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A Future Built of Wood


Forest and Wood Products as Climate Mitigation

Dr. Elaine Oneil explains how sustainable forests and long-lived wood products integrate to form a powerful climate mitigation strategy.

Elaine Oneil audio transcript. Interview recorded in Chehalis, WA on June 30, 2021 and edited for clarity.

I want to talk to you about why forests and wood products are a critical part of the climate mitigation strategy. Yeah, you can grow forests and just leave them grow. And there is some benefit to that. That’s this idea of trillion trees, the global Trillion Tree Initiative, plant more trees. Everything is wonderful, but there’s actually some significant co-benefits from planting trees, managing them sustainably for wood products, and then using those products in place of fossil-intensive fuels. And I have three slides here that I think will clarify that for you. 

So imagine this is a forest. This one happens to be in the Pacific Northwest. This is a single acre. Remember on the landscape, it’s going to be a stable amount. It’s not going to be jaggedy like this up and down. But this single acre we’re going to grow it, we’re going to harvest it, we’re going to grow it again, we’re going to harvest it. So it looks jaggedy like a sawtooth, a sawtooth pattern.

Obviously, when you harvest round things and make square things like two by fours, you have leftovers and you also have residues left in the forest, but they decay over time. So they’re part of this renewability cycle in a forest, but you’ll have this predictable amount of standing inventory in trees. It goes into wood products. Some of them don’t last very long, like paper for example, or if you burn things for energy, obviously it gets emitted back into the atmosphere. You have to count for that. But most of it goes into long-life products like lumber. Most of our wood products are used in things like housing. And that’ll last anywhere from 45, 90, 150 years. It’ll last a long time.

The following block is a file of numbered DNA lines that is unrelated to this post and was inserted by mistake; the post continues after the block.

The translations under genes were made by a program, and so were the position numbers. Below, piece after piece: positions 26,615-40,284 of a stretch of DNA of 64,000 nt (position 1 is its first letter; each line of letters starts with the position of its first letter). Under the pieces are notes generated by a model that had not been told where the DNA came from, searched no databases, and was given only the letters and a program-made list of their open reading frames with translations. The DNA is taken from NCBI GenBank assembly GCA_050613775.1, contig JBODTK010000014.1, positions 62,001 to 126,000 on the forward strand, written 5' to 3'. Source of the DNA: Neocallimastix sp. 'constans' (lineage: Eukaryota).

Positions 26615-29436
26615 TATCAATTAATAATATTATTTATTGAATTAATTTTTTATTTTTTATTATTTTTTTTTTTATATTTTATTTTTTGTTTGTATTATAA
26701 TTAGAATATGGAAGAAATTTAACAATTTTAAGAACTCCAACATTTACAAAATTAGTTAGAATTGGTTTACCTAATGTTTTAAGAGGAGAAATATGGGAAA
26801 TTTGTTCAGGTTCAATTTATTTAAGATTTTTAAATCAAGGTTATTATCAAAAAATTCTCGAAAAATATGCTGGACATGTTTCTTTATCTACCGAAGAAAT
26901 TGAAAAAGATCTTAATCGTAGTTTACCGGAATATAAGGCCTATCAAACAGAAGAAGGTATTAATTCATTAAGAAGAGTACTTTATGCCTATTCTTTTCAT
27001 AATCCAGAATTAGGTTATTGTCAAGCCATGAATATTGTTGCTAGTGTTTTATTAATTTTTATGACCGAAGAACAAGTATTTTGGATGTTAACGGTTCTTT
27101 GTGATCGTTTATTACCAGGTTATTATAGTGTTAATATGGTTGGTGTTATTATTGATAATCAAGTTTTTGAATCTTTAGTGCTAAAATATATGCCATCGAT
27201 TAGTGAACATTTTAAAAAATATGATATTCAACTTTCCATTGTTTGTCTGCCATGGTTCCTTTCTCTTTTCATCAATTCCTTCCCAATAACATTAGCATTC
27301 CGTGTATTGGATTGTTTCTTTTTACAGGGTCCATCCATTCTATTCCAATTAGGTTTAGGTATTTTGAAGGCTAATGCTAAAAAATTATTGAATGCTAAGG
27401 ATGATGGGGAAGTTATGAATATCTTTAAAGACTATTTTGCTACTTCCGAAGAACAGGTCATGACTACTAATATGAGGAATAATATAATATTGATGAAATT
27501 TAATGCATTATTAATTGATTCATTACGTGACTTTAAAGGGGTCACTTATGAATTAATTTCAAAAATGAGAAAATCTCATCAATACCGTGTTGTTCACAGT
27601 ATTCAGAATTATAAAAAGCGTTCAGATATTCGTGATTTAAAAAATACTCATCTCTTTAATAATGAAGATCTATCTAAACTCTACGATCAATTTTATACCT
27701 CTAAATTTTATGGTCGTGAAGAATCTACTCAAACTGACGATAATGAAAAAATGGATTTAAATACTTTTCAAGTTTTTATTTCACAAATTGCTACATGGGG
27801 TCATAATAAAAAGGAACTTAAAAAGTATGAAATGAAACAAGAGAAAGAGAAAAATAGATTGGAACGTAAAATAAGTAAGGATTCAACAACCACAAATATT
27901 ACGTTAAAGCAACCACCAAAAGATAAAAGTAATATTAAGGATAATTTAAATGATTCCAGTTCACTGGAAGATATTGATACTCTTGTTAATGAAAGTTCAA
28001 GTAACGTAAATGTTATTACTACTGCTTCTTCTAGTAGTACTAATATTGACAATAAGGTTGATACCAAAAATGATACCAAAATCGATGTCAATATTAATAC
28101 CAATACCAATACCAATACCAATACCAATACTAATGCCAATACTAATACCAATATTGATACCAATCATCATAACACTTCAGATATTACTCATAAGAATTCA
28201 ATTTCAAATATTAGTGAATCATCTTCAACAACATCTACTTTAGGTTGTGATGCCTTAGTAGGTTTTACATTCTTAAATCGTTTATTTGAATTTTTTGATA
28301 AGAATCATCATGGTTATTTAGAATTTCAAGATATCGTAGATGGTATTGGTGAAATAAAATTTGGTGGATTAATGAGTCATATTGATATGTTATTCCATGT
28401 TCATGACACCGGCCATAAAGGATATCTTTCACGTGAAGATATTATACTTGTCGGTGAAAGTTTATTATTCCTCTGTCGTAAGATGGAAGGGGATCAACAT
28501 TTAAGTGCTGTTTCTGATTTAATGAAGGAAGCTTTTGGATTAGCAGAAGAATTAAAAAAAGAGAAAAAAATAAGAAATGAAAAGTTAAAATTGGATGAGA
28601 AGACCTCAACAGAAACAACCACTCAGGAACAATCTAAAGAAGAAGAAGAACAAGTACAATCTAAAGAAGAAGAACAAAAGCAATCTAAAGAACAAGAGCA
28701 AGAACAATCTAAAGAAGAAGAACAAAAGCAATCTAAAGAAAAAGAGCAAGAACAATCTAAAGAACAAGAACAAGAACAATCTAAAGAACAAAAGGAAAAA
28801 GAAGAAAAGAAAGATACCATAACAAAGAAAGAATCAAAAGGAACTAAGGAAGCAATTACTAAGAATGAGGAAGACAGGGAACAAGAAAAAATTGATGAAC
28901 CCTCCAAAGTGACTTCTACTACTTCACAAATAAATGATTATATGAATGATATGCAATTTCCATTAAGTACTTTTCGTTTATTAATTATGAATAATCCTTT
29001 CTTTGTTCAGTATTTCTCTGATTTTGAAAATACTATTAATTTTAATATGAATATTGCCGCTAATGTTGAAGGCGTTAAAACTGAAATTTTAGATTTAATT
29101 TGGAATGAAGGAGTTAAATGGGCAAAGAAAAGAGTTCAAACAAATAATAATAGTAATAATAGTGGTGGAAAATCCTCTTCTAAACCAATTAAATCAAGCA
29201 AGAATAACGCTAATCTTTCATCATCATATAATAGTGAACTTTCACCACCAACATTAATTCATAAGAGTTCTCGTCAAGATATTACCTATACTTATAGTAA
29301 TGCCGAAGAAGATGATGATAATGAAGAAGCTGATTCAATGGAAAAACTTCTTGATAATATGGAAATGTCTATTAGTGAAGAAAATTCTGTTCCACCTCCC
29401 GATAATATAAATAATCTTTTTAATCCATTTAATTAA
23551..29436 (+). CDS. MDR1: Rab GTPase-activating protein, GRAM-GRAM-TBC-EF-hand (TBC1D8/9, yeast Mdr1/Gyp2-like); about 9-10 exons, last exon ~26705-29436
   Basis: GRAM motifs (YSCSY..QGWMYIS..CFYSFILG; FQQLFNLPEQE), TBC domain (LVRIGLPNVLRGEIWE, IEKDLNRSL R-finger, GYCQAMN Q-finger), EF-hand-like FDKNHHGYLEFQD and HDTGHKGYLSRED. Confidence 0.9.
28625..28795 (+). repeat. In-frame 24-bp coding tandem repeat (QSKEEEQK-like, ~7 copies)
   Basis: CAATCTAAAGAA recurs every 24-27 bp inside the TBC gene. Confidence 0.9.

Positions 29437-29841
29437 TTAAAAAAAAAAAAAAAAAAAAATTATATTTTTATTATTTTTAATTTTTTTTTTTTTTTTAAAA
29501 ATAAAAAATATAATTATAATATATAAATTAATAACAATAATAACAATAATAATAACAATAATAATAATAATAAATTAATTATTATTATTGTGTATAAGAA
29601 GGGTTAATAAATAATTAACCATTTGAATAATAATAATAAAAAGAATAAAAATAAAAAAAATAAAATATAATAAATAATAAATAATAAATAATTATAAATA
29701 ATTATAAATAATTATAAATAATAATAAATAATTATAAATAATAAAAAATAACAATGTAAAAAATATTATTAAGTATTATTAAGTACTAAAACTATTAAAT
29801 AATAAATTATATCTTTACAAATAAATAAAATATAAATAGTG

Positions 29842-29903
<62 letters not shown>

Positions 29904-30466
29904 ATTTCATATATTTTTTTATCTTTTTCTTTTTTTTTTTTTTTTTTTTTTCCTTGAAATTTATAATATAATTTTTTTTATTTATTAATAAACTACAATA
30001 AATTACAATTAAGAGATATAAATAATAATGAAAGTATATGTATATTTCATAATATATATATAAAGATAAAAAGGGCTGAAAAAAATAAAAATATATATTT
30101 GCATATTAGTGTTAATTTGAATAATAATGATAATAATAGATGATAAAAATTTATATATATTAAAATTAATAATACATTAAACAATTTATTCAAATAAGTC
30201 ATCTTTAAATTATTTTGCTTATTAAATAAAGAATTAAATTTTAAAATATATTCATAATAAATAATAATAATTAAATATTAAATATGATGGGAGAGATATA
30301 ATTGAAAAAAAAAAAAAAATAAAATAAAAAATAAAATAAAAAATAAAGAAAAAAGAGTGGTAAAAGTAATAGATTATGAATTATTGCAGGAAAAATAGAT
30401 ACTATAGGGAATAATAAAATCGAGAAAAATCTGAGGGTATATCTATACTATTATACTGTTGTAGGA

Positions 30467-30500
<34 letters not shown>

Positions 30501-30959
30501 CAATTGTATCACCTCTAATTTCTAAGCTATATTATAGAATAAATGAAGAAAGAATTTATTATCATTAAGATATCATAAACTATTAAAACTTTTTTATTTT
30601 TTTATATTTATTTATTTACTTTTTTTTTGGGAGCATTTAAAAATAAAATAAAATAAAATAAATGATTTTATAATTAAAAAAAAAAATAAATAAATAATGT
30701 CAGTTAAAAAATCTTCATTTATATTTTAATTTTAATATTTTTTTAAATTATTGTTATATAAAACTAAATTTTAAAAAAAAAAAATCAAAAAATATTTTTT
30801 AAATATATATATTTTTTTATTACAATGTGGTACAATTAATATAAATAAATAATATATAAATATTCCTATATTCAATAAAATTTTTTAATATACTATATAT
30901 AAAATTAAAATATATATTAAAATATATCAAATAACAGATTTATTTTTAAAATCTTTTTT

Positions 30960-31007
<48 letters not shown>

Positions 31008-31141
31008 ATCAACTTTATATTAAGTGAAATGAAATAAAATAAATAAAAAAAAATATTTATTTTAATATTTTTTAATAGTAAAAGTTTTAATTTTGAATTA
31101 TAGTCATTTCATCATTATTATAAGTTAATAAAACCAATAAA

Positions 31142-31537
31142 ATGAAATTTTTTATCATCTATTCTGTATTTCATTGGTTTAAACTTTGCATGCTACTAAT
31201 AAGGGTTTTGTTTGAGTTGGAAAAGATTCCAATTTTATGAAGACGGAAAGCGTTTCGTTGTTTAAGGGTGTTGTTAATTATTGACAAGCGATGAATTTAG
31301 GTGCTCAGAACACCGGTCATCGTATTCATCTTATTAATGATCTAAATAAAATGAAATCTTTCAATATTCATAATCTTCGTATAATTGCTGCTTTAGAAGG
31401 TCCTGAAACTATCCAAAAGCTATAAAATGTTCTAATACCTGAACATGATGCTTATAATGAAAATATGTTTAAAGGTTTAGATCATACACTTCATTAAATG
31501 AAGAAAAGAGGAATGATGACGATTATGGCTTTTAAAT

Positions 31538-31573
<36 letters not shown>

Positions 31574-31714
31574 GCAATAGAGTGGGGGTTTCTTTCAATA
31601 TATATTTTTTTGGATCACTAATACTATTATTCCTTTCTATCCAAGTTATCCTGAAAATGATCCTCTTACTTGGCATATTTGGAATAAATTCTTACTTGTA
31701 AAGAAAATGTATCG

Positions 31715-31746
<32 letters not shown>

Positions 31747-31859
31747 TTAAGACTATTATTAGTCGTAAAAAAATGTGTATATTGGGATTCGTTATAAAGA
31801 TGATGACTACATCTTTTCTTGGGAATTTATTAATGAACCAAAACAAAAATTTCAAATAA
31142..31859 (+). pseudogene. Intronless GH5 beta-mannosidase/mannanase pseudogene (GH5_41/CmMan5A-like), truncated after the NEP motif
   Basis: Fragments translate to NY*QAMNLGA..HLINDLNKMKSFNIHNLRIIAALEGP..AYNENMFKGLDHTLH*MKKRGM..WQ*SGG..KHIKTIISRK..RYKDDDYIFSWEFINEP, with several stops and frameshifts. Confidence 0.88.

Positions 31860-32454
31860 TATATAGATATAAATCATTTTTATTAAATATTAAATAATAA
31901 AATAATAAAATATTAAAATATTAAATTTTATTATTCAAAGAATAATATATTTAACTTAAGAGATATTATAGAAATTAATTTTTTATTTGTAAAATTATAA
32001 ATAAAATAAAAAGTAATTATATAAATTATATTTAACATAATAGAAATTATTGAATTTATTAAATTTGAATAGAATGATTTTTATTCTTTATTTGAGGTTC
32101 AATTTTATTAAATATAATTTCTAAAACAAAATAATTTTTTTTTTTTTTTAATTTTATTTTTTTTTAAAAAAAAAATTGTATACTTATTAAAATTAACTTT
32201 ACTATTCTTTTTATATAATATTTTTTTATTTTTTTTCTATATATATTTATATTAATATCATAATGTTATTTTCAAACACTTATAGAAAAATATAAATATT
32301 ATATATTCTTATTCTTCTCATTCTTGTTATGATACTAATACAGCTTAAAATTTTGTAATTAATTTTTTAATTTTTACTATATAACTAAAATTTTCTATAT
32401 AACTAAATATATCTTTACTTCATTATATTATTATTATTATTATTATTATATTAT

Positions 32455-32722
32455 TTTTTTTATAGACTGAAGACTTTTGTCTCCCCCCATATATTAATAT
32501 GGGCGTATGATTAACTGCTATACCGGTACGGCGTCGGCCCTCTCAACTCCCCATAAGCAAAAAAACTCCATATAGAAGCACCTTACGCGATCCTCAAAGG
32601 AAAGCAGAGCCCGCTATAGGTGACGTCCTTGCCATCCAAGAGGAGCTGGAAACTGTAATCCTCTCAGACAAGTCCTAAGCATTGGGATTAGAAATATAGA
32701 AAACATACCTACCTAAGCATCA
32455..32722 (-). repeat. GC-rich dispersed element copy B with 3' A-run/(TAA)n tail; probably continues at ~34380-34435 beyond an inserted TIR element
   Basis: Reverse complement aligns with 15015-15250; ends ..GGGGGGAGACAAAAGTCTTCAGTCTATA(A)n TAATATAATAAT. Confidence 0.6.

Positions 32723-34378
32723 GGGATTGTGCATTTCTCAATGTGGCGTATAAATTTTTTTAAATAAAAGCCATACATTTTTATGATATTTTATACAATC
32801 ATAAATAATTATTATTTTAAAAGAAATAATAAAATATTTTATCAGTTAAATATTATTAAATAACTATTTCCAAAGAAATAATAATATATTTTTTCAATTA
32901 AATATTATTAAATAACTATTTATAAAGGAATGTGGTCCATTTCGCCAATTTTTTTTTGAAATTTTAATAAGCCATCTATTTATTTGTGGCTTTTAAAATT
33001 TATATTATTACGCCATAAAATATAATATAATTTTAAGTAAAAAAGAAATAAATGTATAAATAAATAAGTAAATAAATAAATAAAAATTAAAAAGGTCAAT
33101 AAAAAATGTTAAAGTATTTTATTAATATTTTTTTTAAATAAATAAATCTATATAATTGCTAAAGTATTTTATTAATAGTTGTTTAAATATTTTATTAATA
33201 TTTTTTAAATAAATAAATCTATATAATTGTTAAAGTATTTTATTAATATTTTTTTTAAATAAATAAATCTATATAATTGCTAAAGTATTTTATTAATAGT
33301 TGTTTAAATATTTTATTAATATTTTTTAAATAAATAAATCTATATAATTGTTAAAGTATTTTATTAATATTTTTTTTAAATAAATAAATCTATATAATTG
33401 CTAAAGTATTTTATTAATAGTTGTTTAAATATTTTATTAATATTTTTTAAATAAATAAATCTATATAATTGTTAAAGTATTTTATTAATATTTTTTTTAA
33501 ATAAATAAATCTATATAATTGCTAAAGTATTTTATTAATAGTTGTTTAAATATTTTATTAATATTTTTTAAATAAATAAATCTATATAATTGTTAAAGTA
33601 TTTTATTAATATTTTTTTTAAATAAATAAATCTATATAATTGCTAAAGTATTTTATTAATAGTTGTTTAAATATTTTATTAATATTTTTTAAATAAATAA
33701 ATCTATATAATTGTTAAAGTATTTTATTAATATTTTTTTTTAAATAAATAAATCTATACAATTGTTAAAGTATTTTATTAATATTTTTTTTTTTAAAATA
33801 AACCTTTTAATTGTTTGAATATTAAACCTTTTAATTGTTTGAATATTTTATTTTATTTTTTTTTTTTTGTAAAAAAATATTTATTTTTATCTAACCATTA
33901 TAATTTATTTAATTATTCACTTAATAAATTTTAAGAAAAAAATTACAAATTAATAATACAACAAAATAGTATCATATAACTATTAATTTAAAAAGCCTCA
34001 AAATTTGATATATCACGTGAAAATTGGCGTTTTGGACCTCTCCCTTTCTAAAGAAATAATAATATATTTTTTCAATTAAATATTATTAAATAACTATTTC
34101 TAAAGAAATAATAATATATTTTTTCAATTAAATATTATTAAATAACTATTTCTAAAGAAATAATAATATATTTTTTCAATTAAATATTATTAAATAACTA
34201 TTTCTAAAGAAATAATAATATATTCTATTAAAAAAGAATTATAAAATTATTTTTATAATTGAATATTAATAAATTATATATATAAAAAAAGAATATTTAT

And so in our chart, in the blue, we say, okay, this is where that wood product goes and this is it’s estimated lifespan. You can vary that a little bit. But of course it takes energy to do it. That’s everything below the line. You have emissions associated with any kind of harvesting operations, trucking that material, running it through the manufacturing process. There’s emissions associated with that and you have to account for them. Pretty small relative to the carbon benefit both in the products and in the wood, but it’s here. 

Now, this constitutes the entirety of the renewable cycle.

Now, here’s the real kicker. There is an aspect of this that is permanent climate mitigation. It’s when you make the decision to build with wood instead of other material that takes a lot of fossil fuel energy to produce. And that’s because once you pump oil or natural gas out of the ground, it’s a one-way flow. That’s not to say that you shouldn’t be using concrete and steel. Our buildings are made of everything, but there are places where you can make this really significant climate mitigation benefit by using wood in place of fossil-intensive materials like steel and concrete. 

Once you make that decision to build with wood, it’s permanent. You’re permanently displacing that fossil fuel for that building. If you make an alternate choice, then it’s a permanent emission. And so that increases over time. It never decays this benefit over time, which is shown up in gray. And each one of these is… For the next rotation, that’s your increase. And for the third rotation I’m using here, there’s your increase there. So the important thing of that is that it’s permanent in that it is no longer in the forest sector. It’s in the built environment sector. It’s the architects, the engineers, the designers that make the choices that drive this.

A Future Built of Wood